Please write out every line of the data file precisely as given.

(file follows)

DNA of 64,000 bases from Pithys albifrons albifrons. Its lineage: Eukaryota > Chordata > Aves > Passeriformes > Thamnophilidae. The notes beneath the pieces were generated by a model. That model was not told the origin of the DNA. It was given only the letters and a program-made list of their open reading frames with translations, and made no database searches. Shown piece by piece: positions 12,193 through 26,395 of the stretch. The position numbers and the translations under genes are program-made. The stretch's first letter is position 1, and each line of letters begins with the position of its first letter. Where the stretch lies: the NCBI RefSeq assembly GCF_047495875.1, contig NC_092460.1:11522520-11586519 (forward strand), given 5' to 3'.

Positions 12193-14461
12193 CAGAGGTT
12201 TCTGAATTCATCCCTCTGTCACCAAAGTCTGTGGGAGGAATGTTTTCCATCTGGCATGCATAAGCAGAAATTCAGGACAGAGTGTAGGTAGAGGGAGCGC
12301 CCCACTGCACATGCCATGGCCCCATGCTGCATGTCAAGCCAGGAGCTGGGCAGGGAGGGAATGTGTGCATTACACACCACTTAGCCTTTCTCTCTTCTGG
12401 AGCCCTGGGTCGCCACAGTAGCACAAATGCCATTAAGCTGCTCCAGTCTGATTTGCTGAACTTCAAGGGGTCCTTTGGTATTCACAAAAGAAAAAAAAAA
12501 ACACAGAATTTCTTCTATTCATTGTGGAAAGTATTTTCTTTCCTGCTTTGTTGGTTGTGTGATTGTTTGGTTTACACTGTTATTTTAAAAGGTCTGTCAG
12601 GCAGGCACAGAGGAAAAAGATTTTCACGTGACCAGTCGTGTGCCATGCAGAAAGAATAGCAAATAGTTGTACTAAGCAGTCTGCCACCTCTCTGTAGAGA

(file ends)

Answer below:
DNA of 64,000 bases from Pithys albifrons albifrons. Its lineage: Eukaryota > Chordata > Aves > Passeriformes > Thamnophilidae. The notes beneath the pieces were generated by a model. That model was not told the origin of the DNA. It was given only the letters and a program-made list of their open reading frames with translations, and made no database searches. Shown piece by piece: positions 12,193 through 26,395 of the stretch. The position numbers and the translations under genes are program-made. The stretch's first letter is position 1, and each line of letters begins with the position of its first letter. Where the stretch lies: the NCBI RefSeq assembly GCF_047495875.1, contig NC_092460.1:11522520-11586519 (forward strand), given 5' to 3'.

Positions 12193-14461
12193 CAGAGGTT
12201 TCTGAATTCATCCCTCTGTCACCAAAGTCTGTGGGAGGAATGTTTTCCATCTGGCATGCATAAGCAGAAATTCAGGACAGAGTGTAGGTAGAGGGAGCGC
12301 CCCACTGCACATGCCATGGCCCCATGCTGCATGTCAAGCCAGGAGCTGGGCAGGGAGGGAATGTGTGCATTACACACCACTTAGCCTTTCTCTCTTCTGG
12401 AGCCCTGGGTCGCCACAGTAGCACAAATGCCATTAAGCTGCTCCAGTCTGATTTGCTGAACTTCAAGGGGTCCTTTGGTATTCACAAAAGAAAAAAAAAA
12501 ACACAGAATTTCTTCTATTCATTGTGGAAAGTATTTTCTTTCCTGCTTTGTTGGTTGTGTGATTGTTTGGTTTACACTGTTATTTTAAAAGGTCTGTCAG
12601 GCAGGCACAGAGGAAAAAGATTTTCACGTGACCAGTCGTGTGCCATGCAGAAAGAATAGCAAATAGTTGTACTAAGCAGTCTGCCACCTCTCTGTAGAGA